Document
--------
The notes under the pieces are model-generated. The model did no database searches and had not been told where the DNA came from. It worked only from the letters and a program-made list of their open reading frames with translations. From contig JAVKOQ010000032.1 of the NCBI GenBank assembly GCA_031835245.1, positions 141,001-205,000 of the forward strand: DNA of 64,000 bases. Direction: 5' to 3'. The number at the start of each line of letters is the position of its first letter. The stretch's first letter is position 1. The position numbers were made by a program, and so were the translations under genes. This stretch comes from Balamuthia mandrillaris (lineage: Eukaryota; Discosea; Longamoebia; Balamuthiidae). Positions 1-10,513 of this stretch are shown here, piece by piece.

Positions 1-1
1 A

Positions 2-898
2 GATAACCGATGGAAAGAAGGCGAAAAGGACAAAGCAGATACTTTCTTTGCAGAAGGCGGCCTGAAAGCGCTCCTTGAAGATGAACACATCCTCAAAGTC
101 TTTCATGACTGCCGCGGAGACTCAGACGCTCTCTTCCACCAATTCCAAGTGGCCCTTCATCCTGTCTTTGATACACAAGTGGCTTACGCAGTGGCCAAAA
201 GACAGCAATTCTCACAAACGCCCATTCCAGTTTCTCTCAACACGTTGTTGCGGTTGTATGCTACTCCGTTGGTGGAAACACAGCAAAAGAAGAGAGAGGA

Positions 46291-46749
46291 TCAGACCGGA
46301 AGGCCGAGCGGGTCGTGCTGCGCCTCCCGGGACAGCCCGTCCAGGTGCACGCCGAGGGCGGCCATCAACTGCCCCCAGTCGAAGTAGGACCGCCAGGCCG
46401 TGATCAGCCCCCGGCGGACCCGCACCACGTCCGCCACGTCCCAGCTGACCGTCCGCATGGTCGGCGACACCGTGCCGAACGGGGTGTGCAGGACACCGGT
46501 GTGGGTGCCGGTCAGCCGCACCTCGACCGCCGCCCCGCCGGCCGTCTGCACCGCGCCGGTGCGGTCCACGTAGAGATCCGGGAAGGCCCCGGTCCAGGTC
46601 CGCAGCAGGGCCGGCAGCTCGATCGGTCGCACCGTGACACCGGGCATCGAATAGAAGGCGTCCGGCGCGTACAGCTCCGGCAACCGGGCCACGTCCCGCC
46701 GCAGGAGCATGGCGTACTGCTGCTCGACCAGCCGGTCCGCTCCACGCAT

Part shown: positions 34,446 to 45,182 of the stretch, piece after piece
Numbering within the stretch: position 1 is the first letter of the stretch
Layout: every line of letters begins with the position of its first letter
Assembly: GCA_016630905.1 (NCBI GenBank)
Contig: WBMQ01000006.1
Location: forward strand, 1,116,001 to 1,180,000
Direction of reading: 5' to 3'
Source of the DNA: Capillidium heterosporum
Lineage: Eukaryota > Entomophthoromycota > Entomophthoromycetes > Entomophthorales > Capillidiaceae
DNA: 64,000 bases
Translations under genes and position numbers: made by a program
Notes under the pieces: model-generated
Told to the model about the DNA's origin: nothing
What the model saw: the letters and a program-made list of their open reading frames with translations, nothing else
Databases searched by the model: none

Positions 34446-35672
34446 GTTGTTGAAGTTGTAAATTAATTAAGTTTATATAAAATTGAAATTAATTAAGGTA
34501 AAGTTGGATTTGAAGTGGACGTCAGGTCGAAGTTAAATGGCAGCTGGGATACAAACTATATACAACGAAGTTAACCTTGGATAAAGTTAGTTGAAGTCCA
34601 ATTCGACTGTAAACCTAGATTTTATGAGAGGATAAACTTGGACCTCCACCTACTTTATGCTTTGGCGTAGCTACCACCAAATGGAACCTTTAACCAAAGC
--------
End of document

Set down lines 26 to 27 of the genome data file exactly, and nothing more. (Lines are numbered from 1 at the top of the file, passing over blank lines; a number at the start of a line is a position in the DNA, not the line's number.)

Notes under the pieces: model-generated
Told to the model about the DNA's origin: nothing